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Wednesday, July 25, 2012

#201 Red-browed Finch

Neochmia temporalis
IUCN Redlist: Least Concern
Location: Seaford Swamp, Melbourne, Australia
Time: 1230 AEST June 30, 2012

#200 New Holland Honeyeater

Phylidonyris novaehollandiae
IUCN Redlist: Least Concern
Location: Seaford Swamp, Melbourne, Australia
Time: 1200 AEST June 30, 2012

Swamp Stomping

Red-browed finch at Seaford Swamp

I've recently started a new job. It involves early mornings, long commutes, and "real people" hours (9-5, Monday-Friday), all of which are completely new to me. All this has meant that I have had much less time for writing or posting, let alone excursions to wild places. I've even missed a few Random Invertebrate Days, which is about the laziest form of blogging I could do, since it just involves pulling some old pictures out of the archives.

Seaford Wetlands Panorama - Click for larger version

Anyway, a few weeks ago I did manage to get away from the house, and spent a Saturday afternoon seeing what there was to see at Seaford Wetlands. The Seaford Wetlands, or Seaford Swamp as it is maybe better known, are the remnants of the ancient Carrum Carrum Swamp, the majority of which  was drained in the late 19th Century.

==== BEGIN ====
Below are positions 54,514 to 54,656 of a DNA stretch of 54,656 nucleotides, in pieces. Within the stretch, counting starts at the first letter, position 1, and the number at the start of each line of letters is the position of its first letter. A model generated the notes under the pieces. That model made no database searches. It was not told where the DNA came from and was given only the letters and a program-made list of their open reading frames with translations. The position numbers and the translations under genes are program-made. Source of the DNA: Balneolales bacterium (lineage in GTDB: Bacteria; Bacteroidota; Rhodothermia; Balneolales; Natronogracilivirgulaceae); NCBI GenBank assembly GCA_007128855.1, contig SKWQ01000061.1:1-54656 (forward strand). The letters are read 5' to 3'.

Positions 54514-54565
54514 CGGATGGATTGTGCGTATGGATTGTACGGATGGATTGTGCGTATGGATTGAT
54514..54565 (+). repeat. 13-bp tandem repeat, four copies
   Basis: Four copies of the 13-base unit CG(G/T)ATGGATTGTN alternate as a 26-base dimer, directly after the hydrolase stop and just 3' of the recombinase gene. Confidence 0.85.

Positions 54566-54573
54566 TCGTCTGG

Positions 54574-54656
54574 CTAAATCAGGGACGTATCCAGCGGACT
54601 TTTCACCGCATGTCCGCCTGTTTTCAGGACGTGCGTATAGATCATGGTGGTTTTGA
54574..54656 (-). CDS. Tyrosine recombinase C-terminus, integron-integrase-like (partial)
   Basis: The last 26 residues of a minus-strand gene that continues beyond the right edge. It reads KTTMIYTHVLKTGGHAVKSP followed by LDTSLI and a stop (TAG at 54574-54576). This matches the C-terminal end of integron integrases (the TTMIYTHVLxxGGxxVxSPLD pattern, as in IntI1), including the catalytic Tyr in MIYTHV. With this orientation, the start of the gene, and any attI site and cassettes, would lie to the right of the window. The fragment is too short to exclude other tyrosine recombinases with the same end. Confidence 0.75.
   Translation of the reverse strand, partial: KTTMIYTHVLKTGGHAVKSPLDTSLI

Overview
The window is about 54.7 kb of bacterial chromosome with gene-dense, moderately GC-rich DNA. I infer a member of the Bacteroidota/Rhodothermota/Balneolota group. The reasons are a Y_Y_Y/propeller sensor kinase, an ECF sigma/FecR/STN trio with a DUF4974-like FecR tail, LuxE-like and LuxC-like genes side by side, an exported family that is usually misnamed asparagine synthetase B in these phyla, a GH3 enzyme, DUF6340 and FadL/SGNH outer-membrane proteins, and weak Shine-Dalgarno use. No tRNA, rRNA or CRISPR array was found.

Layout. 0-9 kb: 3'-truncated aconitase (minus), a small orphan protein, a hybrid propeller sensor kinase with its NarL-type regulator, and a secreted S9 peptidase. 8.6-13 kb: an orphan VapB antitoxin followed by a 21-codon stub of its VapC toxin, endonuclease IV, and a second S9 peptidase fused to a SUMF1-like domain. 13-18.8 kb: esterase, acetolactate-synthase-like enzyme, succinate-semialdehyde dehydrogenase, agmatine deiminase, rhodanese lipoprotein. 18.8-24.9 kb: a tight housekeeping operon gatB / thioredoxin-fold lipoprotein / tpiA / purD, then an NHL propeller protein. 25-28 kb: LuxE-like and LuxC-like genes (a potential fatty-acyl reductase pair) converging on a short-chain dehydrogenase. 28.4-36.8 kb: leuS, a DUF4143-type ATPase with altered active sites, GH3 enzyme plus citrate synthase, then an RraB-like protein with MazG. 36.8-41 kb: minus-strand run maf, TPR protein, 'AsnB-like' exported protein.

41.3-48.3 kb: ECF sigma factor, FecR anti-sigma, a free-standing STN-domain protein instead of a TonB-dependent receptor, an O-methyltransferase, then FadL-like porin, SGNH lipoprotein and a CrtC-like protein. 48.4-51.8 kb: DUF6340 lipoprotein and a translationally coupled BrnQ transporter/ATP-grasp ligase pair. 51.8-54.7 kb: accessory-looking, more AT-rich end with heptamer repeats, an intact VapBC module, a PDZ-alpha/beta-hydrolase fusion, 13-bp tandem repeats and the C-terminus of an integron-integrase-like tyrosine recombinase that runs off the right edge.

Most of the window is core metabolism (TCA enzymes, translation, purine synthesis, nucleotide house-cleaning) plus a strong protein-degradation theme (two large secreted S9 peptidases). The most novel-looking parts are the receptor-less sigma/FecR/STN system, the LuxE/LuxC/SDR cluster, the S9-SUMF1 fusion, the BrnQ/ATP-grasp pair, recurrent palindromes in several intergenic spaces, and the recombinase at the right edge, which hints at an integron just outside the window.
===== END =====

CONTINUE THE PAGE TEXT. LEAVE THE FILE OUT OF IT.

Though the day had seemed quite nice when I boarded the train, by the time I reached Seaford an hour later it had gotten rather cold and windy, and it started raining about 5 minutes after I arrived at the wetlands. Still, once I had resigned myself to having thoroughly wet shoes, I had a fairly enjoyable walk around the swamp. 

I got a chance to try out my new panorama app, Photosynth by Microsoft, the results of which can be seen above. As well as producing flat images like the one above, it can also take full 360 by 180 degree photos, and display them in a 3D viewer (like Google Streetview). Once I have figured out how to upload them in this format, I'll post or link to some. Photosynth is very intuitive, produces excellent results, and I would highly recommend it - it's free, and available for iPhone and Windows Phone devices.

I also snapped some pictures of a couple of new species. Above is a New Holland honeyeater, Phylidonyris novaehollandiae, and below showing the distinct yellow wing patch.

Shortly after seeing the honeyeater, I saw a small flock of red-browed finches, Neochmia temporalis. One photo is up at the top of this post, and another of the same bird is below.

I also found a nice skull amongst a pile of bones and fur:

And here's a picture from an old property bordering the swamp. Although I do like this photo, it unfortunately doesn't do justice to the scene: the windmill was whirling and squeaking away, a loose piece of corrugated iron on the roof of the shed was banging in the wind, and somewhere in the distance a pig was squealing: